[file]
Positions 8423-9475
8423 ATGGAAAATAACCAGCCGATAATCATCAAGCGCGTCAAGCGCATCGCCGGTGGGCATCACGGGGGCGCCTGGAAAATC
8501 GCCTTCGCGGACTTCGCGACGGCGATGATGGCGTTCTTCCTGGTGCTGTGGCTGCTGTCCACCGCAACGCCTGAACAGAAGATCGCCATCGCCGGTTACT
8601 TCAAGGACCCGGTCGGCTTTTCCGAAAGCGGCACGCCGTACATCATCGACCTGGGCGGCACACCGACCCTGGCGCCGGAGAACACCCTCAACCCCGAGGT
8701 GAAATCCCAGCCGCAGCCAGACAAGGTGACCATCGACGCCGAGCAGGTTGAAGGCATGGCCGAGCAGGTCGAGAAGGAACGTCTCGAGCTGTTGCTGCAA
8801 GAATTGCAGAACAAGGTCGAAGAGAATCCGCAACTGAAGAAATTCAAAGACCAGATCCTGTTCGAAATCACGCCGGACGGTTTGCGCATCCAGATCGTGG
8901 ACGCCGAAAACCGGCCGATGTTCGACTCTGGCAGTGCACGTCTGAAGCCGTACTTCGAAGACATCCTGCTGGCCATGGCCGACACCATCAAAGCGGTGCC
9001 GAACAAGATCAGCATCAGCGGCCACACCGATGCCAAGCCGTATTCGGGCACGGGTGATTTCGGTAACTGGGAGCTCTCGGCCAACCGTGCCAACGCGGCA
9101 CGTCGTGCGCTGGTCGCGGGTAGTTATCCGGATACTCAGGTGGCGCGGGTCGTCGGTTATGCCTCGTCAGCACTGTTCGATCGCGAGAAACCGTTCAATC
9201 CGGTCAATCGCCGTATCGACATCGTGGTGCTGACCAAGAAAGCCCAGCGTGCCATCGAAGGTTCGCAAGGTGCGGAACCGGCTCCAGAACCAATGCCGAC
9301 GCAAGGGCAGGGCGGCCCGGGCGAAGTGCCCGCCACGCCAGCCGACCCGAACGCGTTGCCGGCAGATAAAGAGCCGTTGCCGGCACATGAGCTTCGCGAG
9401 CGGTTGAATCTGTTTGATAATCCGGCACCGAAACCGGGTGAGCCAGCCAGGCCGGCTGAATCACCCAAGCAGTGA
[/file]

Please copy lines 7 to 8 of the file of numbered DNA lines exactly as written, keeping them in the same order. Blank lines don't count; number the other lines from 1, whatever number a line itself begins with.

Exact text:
8901 ACGCCGAAAACCGGCCGATGTTCGACTCTGGCAGTGCACGTCTGAAGCCGTACTTCGAAGACATCCTGCTGGCCATGGCCGACACCATCAAAGCGGTGCC
9001 GAACAAGATCAGCATCAGCGGCCACACCGATGCCAAGCCGTATTCGGGCACGGGTGATTTCGGTAACTGGGAGCTCTCGGCCAACCGTGCCAACGCGGCA